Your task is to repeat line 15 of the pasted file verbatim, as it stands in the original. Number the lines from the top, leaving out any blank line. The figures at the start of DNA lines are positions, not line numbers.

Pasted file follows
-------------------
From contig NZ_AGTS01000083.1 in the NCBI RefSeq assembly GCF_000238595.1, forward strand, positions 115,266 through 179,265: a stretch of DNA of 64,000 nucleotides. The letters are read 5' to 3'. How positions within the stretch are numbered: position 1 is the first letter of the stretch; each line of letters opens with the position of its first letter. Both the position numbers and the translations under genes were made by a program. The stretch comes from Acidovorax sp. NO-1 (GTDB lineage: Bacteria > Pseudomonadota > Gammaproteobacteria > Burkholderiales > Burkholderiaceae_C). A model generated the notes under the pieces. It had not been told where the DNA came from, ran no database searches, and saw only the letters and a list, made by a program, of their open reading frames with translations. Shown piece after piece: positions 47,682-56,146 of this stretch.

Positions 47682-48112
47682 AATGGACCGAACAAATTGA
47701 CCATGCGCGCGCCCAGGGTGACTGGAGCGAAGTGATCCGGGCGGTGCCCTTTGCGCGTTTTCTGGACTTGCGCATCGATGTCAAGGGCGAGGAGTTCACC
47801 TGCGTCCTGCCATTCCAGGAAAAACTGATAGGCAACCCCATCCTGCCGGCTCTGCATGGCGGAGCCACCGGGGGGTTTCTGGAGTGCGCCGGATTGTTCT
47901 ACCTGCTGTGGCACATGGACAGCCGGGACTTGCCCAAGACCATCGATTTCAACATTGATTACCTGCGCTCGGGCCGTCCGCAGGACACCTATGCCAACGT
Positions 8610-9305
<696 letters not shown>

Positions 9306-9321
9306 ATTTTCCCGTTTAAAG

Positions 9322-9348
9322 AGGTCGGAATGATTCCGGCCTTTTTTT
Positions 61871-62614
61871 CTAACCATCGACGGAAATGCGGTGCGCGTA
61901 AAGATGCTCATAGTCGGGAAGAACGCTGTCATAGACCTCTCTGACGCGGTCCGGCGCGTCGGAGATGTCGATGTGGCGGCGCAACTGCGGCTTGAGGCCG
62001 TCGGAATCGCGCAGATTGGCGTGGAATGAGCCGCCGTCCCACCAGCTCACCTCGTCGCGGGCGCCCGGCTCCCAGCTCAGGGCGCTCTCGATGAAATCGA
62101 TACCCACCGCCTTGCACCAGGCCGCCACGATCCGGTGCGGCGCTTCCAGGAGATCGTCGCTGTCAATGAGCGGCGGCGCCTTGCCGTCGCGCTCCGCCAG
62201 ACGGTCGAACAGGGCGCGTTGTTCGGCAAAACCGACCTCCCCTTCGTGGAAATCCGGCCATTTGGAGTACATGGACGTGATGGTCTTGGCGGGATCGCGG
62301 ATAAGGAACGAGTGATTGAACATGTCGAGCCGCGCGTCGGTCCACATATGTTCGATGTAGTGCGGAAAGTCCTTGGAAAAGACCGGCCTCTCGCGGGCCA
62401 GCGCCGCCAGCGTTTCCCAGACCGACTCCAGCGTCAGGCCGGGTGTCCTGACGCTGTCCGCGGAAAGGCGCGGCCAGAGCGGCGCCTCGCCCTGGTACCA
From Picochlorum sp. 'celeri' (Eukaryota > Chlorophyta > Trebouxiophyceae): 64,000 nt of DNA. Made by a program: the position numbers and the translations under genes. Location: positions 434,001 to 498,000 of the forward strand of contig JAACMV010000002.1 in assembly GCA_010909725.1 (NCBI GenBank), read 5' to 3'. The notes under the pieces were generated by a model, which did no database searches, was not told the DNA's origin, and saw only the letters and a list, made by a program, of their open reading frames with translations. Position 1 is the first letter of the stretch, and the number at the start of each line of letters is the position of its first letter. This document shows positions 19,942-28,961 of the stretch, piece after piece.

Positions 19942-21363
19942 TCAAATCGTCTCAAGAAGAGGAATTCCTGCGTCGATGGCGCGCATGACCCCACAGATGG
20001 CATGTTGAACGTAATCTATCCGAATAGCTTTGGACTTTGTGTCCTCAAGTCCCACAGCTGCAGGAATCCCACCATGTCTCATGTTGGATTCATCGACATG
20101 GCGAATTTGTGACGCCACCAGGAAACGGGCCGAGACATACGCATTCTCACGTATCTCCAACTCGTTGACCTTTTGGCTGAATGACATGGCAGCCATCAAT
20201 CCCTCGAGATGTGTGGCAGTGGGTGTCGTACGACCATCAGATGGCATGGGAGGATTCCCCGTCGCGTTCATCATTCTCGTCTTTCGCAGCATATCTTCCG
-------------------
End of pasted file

61901 AAGATGCTCATAGTCGGGAAGAACGCTGTCATAGACCTCTCTGACGCGGTCCGGCGCGTCGGAGATGTCGATGTGGCGGCGCAACTGCGGCTTGAGGCCG